SMITH BRAIN TRUST — Can you catch bad health habits from your peers? How about from your subordinates or even your boss? Yes, according to new work from the Robert H. Smith School, at the University of Maryland.
Researchers have long sought to measure the degree to which health-related traits like obesity, smoking and depression are "contagious," but they have always faced one particularly daunting challenge: How do you know whether a social bond led someone to smoke, for instance, or whether two people became friends because of shared interests and traits (including smoking or the inclination to smoke)? That difficulty hangs over all work on this subject.
In an attempt to settle the question, Maj. Vickee Wolcott, who completed a Ph.D. from the Smith School in August, took advantage of a unique aspect of military life. Soldiers are re-assigned to new units every few years, plunging them into new social worlds they did not choose. By examining a dataset that included the anonymized health records of 820,000 active-duty soldiers, from 2011 through 2014, she demonstrated that the health cultures of soldiers' new units influenced their weight, their drinking and their smoking.
The Army's strict hierarchy also allowed Wolcott to isolate the effects on behavior of peers, subordinates and superiors. "That's not something that has been done before in the literature," Wolcott says, "even though outside the Army there are lots of contexts in which you might see these different levels of influence." Think of the civilian workplace, for example, or schools and colleges — where teachers influence students, and vice versa.
Obesity, smoking and alcohol are significant problems within the Army (and, naturally, outside it). In 2014, 24 percent of soldiers were classified as obese, 36 percent used tobacco, and 17 percent met the definition of alcohol abusers.
The study, part of Wolcott's dissertation, identified a social-influence component for all three health issues, but the strength of social influence varied, as did the direction of influence. In general, peers — unsurprisingly — had stronger influences on behavior than superiors or subordinates. Of the traits studied, "obesity spreads most easily within and between rank groups," Wolcott writes.
Junior soldiers (enlisted men and women) saw their odds of obesity rise 1.4 percent for every percentage-point increase in junior-soldier obesity rates. The behavior of superiors also shaped that of junior soldiers. Junior soldiers' odds of obesity increased 1.2 percent for every percentage-point increase in the obesity rates of mid-level soldiers. Those odds rose .3 percent for every percentage-point increase in the obesity rate of senior soliders (that is, high-ranking officers and non-commissioned officers).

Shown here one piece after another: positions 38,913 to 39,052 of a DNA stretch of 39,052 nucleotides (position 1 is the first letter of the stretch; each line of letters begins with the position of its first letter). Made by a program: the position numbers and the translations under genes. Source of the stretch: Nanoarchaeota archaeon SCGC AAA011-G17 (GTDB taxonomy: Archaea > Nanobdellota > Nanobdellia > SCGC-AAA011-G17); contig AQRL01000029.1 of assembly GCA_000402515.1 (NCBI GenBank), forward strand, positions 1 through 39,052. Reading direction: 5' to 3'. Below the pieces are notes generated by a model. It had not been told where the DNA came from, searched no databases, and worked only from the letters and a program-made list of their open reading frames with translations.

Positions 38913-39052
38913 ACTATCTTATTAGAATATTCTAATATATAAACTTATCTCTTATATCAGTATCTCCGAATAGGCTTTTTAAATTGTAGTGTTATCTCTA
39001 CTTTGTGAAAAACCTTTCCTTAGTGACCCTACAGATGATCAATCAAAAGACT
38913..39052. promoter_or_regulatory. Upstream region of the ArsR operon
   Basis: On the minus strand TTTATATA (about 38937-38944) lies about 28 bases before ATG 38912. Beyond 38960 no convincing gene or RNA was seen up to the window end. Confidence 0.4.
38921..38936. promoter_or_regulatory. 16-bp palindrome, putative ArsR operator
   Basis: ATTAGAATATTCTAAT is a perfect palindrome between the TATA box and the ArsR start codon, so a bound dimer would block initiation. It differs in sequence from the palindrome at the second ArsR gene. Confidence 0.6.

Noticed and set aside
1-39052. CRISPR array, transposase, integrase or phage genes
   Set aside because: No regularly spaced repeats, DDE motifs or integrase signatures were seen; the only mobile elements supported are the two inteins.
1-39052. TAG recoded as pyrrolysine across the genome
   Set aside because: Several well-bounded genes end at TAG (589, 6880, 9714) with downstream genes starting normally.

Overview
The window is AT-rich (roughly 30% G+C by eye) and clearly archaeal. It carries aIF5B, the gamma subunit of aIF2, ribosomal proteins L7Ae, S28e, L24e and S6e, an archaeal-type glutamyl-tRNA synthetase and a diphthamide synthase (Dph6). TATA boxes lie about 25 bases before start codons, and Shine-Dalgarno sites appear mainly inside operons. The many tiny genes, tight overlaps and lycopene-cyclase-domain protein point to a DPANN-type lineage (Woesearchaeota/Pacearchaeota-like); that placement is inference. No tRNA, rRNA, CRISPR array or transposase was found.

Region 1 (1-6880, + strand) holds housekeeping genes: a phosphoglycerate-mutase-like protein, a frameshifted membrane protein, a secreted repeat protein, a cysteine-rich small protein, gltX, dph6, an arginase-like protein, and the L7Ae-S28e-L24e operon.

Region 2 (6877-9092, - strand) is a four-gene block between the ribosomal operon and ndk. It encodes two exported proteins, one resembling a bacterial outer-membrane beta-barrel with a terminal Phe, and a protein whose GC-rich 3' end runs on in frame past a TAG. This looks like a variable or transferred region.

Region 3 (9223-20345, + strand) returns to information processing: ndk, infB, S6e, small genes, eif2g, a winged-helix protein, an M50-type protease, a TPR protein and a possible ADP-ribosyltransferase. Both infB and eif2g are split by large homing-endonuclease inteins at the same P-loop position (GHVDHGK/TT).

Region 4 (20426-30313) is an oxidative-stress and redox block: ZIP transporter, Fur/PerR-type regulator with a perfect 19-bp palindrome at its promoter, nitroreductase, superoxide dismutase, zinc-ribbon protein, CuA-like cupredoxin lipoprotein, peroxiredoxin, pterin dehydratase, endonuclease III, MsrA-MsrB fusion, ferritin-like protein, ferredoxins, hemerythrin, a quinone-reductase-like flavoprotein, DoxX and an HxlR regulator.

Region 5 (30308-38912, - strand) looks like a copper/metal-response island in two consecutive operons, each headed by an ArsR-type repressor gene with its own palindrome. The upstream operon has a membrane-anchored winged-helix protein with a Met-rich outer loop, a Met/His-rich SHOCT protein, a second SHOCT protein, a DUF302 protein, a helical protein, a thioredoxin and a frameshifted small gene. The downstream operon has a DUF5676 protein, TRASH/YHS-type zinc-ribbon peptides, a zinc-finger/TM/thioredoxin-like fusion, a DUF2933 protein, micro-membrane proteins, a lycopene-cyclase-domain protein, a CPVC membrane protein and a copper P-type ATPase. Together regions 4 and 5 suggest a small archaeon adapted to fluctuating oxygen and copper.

Mid-level soldiers had a greater risk of obesity, as well, if their peers or their superiors were obese. And senior-level soldiers were influenced by the people they oversaw.
Tobacco use was contagious, although social transmission was less intense than was the case for alcohol. Tobacco use spread "moderately through peers and less through subordinates and leaders," Wolcott writes.
Meanwhile, alcohol abuse spread among peers and down from senior leaders. It did not spread upward, from lower-level soldiers.
Wolcott also studied one positive health trait: quitting smoking. It was socially transmitted among peers at the junior and middle levels. It did not seem to spread to new senior soldiers.
An Army officer who has been served in Afghanistan, Wolcott is now an assistant professor at the Army-Baylor University Graduate Program in Health and Business Administration at Joint Base San Antonio, Fort Sam Houston, Texas. She has been assigned to various bases during her twelve-year military career, and says the finding are consistent with intuition. "You get a feeling that there are different health cultures that have been perpetuated over time," she says. But even she was surprised that she was able to delineate the influence of those cultures so precisely.
She hopes the research alerts soldiers — civilians, too — to the fact that their health is influenced by social environments, so they take precautionary measures. Wolcott also hope to parse the data further in order to alert the Army to bases that have particularly poor health cultures.
"Precipitating Health Behavior Change: The Role of Technology and the Social Environment" was accepted as a Ph.D. dissertation at the Robert H. Smith School of Business in August 2015.